It’s Not About You – Effective Storytelling Tips from Former Journalists

Politician talking into reporters' microphonesWith nearly five PR people for every reporter (U.S. Bureau of Labor Statics), journalists are getting more and more inundated from organizations pushing their story ideas. One national reporter shared with me that she receives about 100 story pitches a day! And with fewer and fewer journalists around, those left standing have more responsibilities and shorter timelines to produce their stories.

So what are PR pros’ best options to break through the clutter and tell their organizations’ stories? I posed this question to my colleagues who are former journalists and who are some of our top media relations counselors. A repeated response from all them was that organizations need to start their storytelling approach by thinking about why the audience is going to care. The story is not about their organization itself – it’s about the impact on the media outlet’s audience. Here are the pros and what they have to say:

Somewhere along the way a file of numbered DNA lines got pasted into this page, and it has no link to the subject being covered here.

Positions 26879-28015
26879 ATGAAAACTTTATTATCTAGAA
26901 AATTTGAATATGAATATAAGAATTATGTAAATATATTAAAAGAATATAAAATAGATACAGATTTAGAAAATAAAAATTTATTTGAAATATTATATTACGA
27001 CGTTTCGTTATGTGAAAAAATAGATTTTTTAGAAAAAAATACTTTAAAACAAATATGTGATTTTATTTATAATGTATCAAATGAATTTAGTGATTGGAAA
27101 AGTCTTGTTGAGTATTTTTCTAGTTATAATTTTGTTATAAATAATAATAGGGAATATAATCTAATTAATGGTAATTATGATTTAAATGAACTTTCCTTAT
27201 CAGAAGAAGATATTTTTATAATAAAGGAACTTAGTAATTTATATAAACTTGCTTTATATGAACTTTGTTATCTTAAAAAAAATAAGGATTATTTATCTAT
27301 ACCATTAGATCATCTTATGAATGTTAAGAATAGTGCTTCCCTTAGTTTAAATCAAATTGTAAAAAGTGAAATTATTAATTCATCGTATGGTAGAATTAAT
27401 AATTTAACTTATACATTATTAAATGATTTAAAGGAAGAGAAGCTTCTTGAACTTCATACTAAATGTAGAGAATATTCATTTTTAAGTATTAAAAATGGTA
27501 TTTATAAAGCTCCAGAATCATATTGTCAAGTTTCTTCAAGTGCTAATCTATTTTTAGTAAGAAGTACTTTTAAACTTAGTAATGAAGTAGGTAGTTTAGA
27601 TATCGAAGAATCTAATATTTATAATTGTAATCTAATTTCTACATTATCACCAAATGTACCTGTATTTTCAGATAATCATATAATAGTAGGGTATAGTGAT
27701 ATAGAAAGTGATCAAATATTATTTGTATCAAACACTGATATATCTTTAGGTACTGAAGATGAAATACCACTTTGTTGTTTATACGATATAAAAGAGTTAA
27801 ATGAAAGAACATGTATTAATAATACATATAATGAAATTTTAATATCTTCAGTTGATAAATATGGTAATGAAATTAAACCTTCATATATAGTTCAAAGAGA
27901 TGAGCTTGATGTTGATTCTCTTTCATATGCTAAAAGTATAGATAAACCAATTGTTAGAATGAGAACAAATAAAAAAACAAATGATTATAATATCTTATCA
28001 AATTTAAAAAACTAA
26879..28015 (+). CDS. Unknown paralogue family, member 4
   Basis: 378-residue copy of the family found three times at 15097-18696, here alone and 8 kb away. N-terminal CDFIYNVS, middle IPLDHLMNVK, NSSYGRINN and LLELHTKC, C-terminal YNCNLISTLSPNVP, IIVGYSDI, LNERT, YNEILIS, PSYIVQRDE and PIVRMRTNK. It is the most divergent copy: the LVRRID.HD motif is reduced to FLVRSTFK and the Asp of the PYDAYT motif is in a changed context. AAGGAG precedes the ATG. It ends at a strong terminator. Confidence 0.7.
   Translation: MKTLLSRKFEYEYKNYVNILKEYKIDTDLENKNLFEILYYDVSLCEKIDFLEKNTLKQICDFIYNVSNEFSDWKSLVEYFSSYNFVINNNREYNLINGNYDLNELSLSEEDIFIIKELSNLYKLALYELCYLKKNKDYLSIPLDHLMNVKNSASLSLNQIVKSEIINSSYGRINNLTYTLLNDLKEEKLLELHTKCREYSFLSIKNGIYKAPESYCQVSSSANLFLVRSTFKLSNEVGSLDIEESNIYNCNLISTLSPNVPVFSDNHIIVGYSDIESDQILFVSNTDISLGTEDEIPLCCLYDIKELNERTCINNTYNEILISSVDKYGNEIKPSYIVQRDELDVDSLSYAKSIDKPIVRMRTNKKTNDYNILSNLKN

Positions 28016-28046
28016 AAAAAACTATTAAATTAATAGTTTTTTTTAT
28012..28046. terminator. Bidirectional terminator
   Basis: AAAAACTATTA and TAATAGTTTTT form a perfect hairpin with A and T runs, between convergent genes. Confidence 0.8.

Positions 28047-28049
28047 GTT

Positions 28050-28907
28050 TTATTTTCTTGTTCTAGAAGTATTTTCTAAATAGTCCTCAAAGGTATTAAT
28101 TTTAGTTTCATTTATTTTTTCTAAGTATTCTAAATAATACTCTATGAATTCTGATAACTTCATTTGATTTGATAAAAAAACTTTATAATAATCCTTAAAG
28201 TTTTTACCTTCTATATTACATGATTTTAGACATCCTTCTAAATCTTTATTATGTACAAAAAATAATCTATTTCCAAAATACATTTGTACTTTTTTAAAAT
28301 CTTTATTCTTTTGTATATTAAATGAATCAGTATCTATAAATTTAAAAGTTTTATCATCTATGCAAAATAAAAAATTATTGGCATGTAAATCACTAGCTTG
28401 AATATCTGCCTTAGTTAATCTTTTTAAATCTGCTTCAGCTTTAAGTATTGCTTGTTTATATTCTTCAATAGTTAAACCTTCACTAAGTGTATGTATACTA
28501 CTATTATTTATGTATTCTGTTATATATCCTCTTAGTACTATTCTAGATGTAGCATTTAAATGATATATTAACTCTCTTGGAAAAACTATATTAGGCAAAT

Paige Calhoun

Spent several years as a TV reporter in Minnesota and production support at a Minnesota lifestyle TV program.

ELLISBrian Ellis

Spent 10 years as an Emmy Award-winning television news reporter, anchor and producer in Georgia, Virginia and Florida and contributed to national networks including CNN, CBS and ABC.

mcnaneyBob McNaney

24 years of investigative reporting at TV stations in Minneapolis/St. Paul, Las Vegas and Mason City, Iowa, and a national Emmy-Award winner for investigative journalism.

PATROWKris Patrow

20-year TV journalist working as a reporter, anchor and producer with CNBC, Discovery Channel, and TV network affiliates in Minneapolis/St. Paul and Green Bay.

PRIEBEKatie Priebe

Spent several years as an anchor, multimedia TV journalist and content producer in Madison, and contributed to a “Best Morning Newscast” distinction within Wisconsin.

How do you think organizations can become better storytellers?

What do you think is the biggest change impacting journalism today, since your time as a reporter?

What do you think are the most common mistakes organizations’ spokespeople make?

What skills have you brought from your journalism background to benefit your work as a communications counselor?

What’s an organization you admire in its storytelling strategy?

Other former journalists, current reporters and media relations gurus, please share your thoughts below!

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